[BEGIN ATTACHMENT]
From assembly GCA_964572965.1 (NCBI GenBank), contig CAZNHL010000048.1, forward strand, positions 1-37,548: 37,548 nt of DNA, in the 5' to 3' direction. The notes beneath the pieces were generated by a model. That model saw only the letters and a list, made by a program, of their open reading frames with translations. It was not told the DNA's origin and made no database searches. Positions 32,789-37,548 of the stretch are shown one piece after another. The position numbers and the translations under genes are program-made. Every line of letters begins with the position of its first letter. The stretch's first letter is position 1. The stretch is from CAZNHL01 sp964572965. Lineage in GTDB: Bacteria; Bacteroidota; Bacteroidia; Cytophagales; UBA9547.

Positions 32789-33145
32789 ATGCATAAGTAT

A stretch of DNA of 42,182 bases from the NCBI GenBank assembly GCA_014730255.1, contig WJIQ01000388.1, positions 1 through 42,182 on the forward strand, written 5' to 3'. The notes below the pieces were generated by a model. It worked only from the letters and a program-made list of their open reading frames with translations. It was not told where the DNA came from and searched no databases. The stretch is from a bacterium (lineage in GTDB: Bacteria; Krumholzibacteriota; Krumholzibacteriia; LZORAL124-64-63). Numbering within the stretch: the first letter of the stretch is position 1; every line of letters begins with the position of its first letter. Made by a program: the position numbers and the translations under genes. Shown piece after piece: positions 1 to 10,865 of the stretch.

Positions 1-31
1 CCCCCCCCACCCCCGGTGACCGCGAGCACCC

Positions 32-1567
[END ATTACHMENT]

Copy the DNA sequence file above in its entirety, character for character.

From assembly GCA_964572965.1 (NCBI GenBank), contig CAZNHL010000048.1, forward strand, positions 1-37,548: 37,548 nt of DNA, in the 5' to 3' direction. The notes beneath the pieces were generated by a model. That model saw only the letters and a list, made by a program, of their open reading frames with translations. It was not told the DNA's origin and made no database searches. Positions 32,789-37,548 of the stretch are shown one piece after another. The position numbers and the translations under genes are program-made. Every line of letters begins with the position of its first letter. The stretch's first letter is position 1. The stretch is from CAZNHL01 sp964572965. Lineage in GTDB: Bacteria; Bacteroidota; Bacteroidia; Cytophagales; UBA9547.

Positions 32789-33145
32789 ATGCATAAGTAT

A stretch of DNA of 42,182 bases from the NCBI GenBank assembly GCA_014730255.1, contig WJIQ01000388.1, positions 1 through 42,182 on the forward strand, written 5' to 3'. The notes below the pieces were generated by a model. It worked only from the letters and a program-made list of their open reading frames with translations. It was not told where the DNA came from and searched no databases. The stretch is from a bacterium (lineage in GTDB: Bacteria; Krumholzibacteriota; Krumholzibacteriia; LZORAL124-64-63). Numbering within the stretch: the first letter of the stretch is position 1; every line of letters begins with the position of its first letter. Made by a program: the position numbers and the translations under genes. Shown piece after piece: positions 1 to 10,865 of the stretch.

Positions 1-31
1 CCCCCCCCACCCCCGGTGACCGCGAGCACCC

Positions 32-1567